It’s no secret that the trucking industry has been experiencing some difficulty over the past few years. With new environmental regulations being passed, necessitating the need for newer, more expensive equipment as well as an aging workforce and one of the worst turnover rates of any industry, most trucking companies have already had to knuckle down to keep rolling. To add insult to injury, amidst the myriad of other problems already plaguing the industry, a drop in demand and a soft economy is forcing a lot of trucking companies to start making cuts to their fleet.
A drop in demand and a soft economy is forcing a lot of trucking companies to start making cuts to their fleet.
“Big trucking companies have spent the second half of the year shrinking their fleets in hopes of changing an imbalance between the supply of rigs on the road and tepid shipping demand that has flattened industry earnings,” say Erica E. Phillips and Paul Page of the Wall Street Journal in an article they recently posted about the subject.
So just how bad is it going to be for the industry going forward?
Data is Still Being Compiled
As the Holiday’s are just around the corner, typically one of the strongest seasons for the trucking industry as consumers begin their shopping frenzy, we’ll get to see just how much of an effect paring down the fleets have had on trucking rates.
“They will learn in the coming weeks, as retailers stock up at stores and distribution centers for the holidays, whether efforts to slim down capacity have produced the rate increases that trucking companies say they need to increase profitability and to expand fleets next year.
Trucking-industry reports in the coming week will take the pulse of a market at a critical point in the fourth quarter, when companies look to build off momentum in the consumer and manufacturing arenas to set business plans for 2017,” the WSJ article reads. “Industry data groups ACT Research and FTR are due to report this week on new heavy-duty truck orders for companies in October, a critical month for setting fleet plans for the coming year after several months in which orders have plummeted to historically low levels,” they added.
Not a New but a Growing Concern
The current state of the economy is something that is always on the mind of the trucking industry. After all, if people aren’t shopping, there isn’t much of a need for trucks. Still, while this isn’t a new concern it’s slowly been creeping up the list. According to the American Transportation Research Institute (ATRI) annual index of industry concerns, the Economy has climbed from the 9th position (2014) to the 5th, hitting an index rating of 39.9. Since the economy had a strong post-recession period it warranted less concern.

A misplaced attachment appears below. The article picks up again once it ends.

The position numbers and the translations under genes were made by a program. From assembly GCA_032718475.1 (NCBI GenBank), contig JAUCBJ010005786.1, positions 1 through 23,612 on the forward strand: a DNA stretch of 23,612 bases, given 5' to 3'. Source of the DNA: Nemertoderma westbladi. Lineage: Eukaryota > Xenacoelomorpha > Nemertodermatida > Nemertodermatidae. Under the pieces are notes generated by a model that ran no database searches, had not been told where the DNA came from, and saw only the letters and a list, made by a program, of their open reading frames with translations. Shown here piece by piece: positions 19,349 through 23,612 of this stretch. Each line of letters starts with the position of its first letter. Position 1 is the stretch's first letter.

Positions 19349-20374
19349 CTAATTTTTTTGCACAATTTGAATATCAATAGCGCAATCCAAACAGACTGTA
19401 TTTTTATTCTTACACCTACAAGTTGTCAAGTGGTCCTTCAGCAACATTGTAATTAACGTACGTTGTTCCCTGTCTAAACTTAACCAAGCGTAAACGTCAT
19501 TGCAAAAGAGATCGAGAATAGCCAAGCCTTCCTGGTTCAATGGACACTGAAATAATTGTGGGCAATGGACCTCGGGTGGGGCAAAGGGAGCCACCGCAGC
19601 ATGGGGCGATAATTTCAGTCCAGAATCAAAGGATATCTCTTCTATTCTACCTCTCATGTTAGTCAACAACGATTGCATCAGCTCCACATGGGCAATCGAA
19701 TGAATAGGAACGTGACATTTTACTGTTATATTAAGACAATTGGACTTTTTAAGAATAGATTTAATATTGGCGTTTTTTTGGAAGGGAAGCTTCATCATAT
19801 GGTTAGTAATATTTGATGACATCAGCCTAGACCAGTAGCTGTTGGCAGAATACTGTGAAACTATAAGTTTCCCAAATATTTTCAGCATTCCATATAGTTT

The Economy has climbed from the 9th position (2014) to the 5th, hitting an index rating of 39.9
However, as the economy starts to weaken, the over capacity in the trucking industry is driving rates down, forcing the industry to suffer the blow to their profitability, hence the need to scale back the fleet.
“DAT Solutions LLC, which measures freight rates in the industrial-trucking market, will report the next week on whether carrier efforts to rein in capacity amid tepid demand are pushing up prices as hoped. DAT says prices for spot-market freight hauls and shipments moving under long-term contracts have been slipping for most of the year, and that rates in September were down 6.4% from the same month a year earlier,” say Phillips and Page.
Looking for Solutions
While the numbers aren’t in just yet for how bad the industries situation is, there are a few possible solutions suggested by company heads polled by the ATRI’s survey. Aside from cutting down on fleet size as an attempt to recoup some of the loses, another proposed solution is to support policies that will stimulate the economy. Over 14% of the respondents would like to see more such policies go into place. Conversely, nearly a third of the respondents (32.2%) would like to see reform in the regulations that target the trucking industry, specifically a removal of the ineffective policies that do little else but drive up operations expenses.